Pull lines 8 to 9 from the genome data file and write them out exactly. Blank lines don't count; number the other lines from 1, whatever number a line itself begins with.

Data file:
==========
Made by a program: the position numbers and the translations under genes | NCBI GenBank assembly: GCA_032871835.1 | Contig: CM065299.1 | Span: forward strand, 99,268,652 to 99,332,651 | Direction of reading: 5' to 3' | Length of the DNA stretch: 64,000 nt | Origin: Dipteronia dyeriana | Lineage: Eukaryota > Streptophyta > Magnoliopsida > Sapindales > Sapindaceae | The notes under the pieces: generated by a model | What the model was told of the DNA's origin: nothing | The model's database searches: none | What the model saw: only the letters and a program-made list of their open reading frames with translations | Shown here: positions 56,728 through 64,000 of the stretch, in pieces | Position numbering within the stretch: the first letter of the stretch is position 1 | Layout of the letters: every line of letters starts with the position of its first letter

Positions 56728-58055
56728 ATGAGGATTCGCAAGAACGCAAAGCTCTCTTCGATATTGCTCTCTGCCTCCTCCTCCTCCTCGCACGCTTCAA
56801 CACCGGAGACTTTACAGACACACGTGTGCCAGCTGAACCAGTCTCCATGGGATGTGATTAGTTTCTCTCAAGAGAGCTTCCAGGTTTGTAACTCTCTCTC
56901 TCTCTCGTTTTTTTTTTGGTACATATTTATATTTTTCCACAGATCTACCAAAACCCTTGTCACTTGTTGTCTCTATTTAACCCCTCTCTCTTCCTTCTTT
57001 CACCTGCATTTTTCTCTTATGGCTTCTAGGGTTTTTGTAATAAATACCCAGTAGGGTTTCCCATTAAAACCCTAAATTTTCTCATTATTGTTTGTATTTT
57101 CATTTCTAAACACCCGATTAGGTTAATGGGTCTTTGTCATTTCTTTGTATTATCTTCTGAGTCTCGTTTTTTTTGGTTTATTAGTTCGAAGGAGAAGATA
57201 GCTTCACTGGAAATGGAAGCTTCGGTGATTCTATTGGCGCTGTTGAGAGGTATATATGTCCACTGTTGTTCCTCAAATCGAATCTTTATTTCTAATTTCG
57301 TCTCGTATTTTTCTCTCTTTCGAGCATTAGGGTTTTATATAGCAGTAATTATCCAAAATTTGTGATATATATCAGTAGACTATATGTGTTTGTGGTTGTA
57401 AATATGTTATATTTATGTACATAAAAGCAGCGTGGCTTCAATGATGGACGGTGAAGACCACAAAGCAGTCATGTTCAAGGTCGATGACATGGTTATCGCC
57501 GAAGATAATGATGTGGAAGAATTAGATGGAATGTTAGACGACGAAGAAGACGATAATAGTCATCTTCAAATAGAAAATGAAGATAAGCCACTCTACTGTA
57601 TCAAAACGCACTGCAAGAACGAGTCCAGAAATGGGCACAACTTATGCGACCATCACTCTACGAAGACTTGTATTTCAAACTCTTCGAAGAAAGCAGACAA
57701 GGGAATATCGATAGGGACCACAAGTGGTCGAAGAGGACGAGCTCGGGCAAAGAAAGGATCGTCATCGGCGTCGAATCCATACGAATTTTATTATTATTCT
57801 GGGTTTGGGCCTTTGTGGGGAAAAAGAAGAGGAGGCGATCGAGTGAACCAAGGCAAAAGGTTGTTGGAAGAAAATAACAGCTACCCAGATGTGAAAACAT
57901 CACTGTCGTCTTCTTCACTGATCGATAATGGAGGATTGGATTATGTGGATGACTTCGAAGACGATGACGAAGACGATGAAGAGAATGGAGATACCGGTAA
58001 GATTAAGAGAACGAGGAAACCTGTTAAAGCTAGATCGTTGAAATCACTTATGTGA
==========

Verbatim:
57201 GCTTCACTGGAAATGGAAGCTTCGGTGATTCTATTGGCGCTGTTGAGAGGTATATATGTCCACTGTTGTTCCTCAAATCGAATCTTTATTTCTAATTTCG
57301 TCTCGTATTTTTCTCTCTTTCGAGCATTAGGGTTTTATATAGCAGTAATTATCCAAAATTTGTGATATATATCAGTAGACTATATGTGTTTGTGGTTGTA